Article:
Again, at Kaiteriteri township lies a huge cairn heap of natural boulders that could have been purpose-modified to act as a component part of yet another winter solstice sunrise observatory. The cairn heap sits 1.18-miles down the coast from Split-Apple Rock and serves the same exacting function as the cliff edge onto which Split-Apple rock orientates for fixing onto the Winter Solstice.

A winter solstice observation line runs from the beach area of Kaiteriteri Township, passes through the “V” gap between the island and headland and resolves to the shoreline side of the cairn heap’s high centre.

An aerial shot of the winter solstice sun making its “first-glint” appearance over the sea horizon at Kaiteriteri. For more, see the following video:

By observing from the beach (station 1), viewing through the “V” (station 2), using the side of the boulder cairn for accurate orientation (station 3) and watching the winter solstice sunrise (station 4), the Kaiteriteri township modus operandi duplicates that of the Split-Apple Rock solar observatory further up the coast.

The winter solstice sun continues its rise.

The Kaiteriteri beach park-bench sits empty as photographer Serenity witnesses the Winter Solstice through natural geological features, once utilised by New Zealand’s ancient inhabitants, to capture this significant annual event.

Very near to the position one needs to be at to witness this annual phenomenon are two bullaun bowls carved into very durable, crystalline boulders sitting at the high tide mark. In ancient Europe, such bullauns would have been used for ritual prayers on a “blessing and cursing altar”.2

Photographer Serenity had the entire breath-taking moment all to herself. She witnessed something that had been lost from memory – an ancient, working solar observatory that has escaped recognition for centuries or millennia.

The warming rays of the sun bath the frigid waters of the bay, creating a path of steamy mist.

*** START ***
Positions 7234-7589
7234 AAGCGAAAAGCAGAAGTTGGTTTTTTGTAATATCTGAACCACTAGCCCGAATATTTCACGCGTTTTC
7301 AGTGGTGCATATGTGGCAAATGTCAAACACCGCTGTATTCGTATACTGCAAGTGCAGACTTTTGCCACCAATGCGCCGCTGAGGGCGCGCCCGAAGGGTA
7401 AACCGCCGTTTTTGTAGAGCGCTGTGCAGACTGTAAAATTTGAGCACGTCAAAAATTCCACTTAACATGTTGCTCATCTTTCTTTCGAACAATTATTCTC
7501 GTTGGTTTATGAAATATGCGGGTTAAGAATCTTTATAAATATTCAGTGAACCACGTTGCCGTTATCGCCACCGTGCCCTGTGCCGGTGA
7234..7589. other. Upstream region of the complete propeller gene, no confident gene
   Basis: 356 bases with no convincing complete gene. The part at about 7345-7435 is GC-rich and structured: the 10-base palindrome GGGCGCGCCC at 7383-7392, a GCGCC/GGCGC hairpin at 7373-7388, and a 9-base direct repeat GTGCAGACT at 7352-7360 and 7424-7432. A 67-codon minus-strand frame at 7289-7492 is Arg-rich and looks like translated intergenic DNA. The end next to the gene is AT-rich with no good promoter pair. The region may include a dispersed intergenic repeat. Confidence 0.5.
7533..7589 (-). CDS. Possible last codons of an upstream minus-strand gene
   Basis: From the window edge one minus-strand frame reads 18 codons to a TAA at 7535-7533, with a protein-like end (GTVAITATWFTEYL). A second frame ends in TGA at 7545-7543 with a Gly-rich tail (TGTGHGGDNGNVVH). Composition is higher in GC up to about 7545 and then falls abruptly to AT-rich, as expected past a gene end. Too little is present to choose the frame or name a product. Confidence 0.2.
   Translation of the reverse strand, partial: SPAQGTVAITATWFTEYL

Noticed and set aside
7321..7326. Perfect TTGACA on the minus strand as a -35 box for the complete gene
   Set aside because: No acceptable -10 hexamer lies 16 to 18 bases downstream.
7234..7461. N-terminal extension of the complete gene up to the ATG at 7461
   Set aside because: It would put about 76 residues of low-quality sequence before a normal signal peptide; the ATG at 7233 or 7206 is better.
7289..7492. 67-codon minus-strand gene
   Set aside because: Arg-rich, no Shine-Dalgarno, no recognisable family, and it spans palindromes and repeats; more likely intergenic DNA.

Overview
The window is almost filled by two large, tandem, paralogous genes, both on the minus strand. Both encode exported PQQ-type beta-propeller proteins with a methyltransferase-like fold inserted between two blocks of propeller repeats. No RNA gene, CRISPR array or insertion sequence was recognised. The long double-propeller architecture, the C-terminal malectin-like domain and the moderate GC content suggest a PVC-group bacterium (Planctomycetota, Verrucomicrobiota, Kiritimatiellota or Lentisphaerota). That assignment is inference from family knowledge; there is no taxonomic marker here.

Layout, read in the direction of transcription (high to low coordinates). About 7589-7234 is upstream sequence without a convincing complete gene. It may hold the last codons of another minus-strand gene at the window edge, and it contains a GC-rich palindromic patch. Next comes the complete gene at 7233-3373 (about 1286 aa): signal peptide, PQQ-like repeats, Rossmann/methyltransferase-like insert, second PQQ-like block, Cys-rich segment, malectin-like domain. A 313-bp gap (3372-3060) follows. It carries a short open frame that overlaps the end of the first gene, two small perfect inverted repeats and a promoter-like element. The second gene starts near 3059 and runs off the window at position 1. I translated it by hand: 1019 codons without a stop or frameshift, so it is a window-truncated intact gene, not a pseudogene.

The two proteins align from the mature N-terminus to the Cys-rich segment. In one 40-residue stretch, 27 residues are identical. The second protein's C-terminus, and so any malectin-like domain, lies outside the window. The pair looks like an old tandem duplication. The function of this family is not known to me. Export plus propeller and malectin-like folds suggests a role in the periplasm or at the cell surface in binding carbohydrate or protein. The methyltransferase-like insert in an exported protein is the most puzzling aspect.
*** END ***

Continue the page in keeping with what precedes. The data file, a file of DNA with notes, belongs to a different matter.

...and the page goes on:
Whereas the Split-Apple observatory provided a very finite fix on the Winter Solstice that was suitable for an ancient astronomer to determine the actual solstice day for the benefit of the regional community, the Kaiteriteri observatory would provide a magnificent spectacle to the general population, where large numbers could gather together to witness and celebrate the annual solar event.

Ballaun Bowls for Blessing and Cursing Altars and Ceremonial Cleansing

The author observes an ancient bullaun bowl, filled with seawater and cut deeply into very hard crystalline rock. This bowl and a second one nearby are situated at the position where the sun is seen to rise in the gap in the background at the time of the Winter Solstice. This region of the beach would have been an assembly area for the rank and file of the ancient Patu-paiarehe/ Turehu (pre-Polynesian) people to celebrate the significant mid-winter solar event.

The tide washes into the bowls twice a day and, in keeping with known ancient practices elsewhere in the world, this was a place for ritual cleansing, as well as blessing prayers or cursing incantations. The use of bullaun bowls for religious purposes were profound religious expressions of ancient European and Mediterranean civilisations. Those practices even persist in areas of Ireland today.

The second bullaun at the assembly area. Adjacent to this is a boulder with directional incising on it.

The author inspects the second bullaun. In the foreground the hard, durable, crystalline boulder is seen to have a straight-line, geometric pattern incised on its top surface. One line seems to orientate onto the headland and island gap where the winter solstice sunrise occurs. Other lines seem to relate to the equinox and summer solstice sunrise or sunset points on the distant eastern range across the harbour, or to another nearby westerly range.

A close-up of some of the incised geometry, which undoubtedly relates to the solar rises on the distant eastern range and at least some solar set positions on the nearer western range.

An example of the same kind of directional incisions found on an ancient boulder, formerly at Silverdale, Auckland, North Island, before it was destroyed to make way for a subdivision. Note the wide, long incision traversing through the centre of the other geometrical lines. This boulder sat in full view of Chin Hill with its huge, ancient “V” cut into its southern side.

Ancient observation of the solstices and equinoxes ensured that calendar counts remained true throughout the year, so that crops were planted and harvested on time, or fish and bird migrations were determined. Regulating life by accurate calendars gave ancient populations the best possible chance of survival and abundance.

Taupo Point Pa (Fortress) Solar Observatory, Golden Bay

Traveling northwest around the coastline from Kaiteriteri and Split-Apple Rock, one bypasses Separation Point lighthouse, to the west of which is a place of ancient habitation called Taupo Point PA. On December 19th 1642, warriors, seemingly from this PA, canoe-rammed a row boat containing Dutch sailors of Abel Tasman’s exploratory expedition. Four men were either beaten to death by Maori or drowned.3 Abel Tasman named the area “Murderer’s Bay” and sailed away.

The sign that sits at the former position of Taupo Point PA, showing an artist’s impression of how the site looked in 1844.